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One potentially useful way to think about this that the callback-creating function (either the anonymous one or the createCallback one) in essence converts the value of the i variable into separate thisi variables, via each time introducing a new function with its own scope. Perhaps it could be said that “parameters break values out of closures”.

Just be careful: this technique will not work on objects without copying them, since objects are reference types. Merely passing them as parameters will not yield something that cannot be changed after the fact. You can duplicate a street address all you like, but this doesn’t create a new house. You must build a new house if you want an address that leads to something different.

You could create a closure using an immediate function (one that executes right away) that returns another function:

for (var i = 0; i < some_array.length; i++) {
    var title = some_array[i];
    $.getJSON('some.url/' + title, (function() {
        var ii = i;
        return function(data) {
           do_something_with_data(data, ii);

If you can modify the service at some.url, it would be much better if rather than making a separate HTTP request for each item in some_array, you simply passed every item in the array in a single HTTP request.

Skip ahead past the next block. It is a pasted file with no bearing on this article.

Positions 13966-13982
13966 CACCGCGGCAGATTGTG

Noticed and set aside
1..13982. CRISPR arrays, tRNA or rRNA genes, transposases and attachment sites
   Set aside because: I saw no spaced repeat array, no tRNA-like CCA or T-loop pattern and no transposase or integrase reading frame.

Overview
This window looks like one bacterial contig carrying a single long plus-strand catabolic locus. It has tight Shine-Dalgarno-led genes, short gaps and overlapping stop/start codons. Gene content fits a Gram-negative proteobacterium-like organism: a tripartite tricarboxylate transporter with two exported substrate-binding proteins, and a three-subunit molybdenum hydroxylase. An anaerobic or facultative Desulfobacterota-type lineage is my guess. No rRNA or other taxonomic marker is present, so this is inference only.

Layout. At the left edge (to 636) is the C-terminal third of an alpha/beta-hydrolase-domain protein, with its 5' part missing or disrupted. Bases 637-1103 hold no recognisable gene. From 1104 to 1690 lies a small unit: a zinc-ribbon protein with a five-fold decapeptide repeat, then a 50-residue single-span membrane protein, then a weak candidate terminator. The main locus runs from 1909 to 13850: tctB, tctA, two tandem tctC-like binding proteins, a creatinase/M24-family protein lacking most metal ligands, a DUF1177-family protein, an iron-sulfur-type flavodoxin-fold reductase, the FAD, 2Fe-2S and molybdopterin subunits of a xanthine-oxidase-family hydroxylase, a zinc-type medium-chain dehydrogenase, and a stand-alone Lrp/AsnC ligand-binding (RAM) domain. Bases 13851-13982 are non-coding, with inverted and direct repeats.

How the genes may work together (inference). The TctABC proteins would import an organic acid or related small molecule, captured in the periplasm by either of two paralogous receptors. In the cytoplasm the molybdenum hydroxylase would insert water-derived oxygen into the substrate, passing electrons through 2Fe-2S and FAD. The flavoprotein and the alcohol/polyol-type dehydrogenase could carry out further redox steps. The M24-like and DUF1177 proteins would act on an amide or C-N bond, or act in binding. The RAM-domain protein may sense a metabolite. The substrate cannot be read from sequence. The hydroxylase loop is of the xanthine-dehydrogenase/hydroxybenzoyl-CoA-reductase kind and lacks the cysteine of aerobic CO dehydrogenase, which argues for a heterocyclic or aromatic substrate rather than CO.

$.getJSON('some.url', { items: some_array }, callback);

Your array will be JSON serialized and POSTed to the server. Assuming some_array is an array of strings, the request will look like this:

POST some.url HTTP/1.1

{'items':['a','b','c', ... ]}

Your server script should then deserialize the JSON request from the request body and loop over each item in the items array, returning a JSON-serialized array of responses.

HTTP/1.1 200 OK

{'items':[{id:0, ... }, {id:1, ... }, ... ]}

(Or whatever data it is you’re returning.) If your response items are in the same order as the request items, it is easy to piece things back together. In your success callback, simply match the item index with some_array‘s index. Putting it all together:

$.getJSON('some.url', { items: some_array }, function(data) {
    for (var i = 0; i < data.items.length; i++) {
        do_something_with_data(data.items[i], i);

By ‘batching up’ your requests into a single HTTP request like this, you’ll significantly improve performance. Consider that if each network round-trip takes at least 200ms, with 5 items, you’re looking at a minimum 1 second delay. By requesting them all at once, network delay stays a constant 200ms. (Obviously with larger requests, server script execution and network transfer times will come in to play, but performance will still be an order of a magnitude better than if you issue a separate HTTP request for each item.)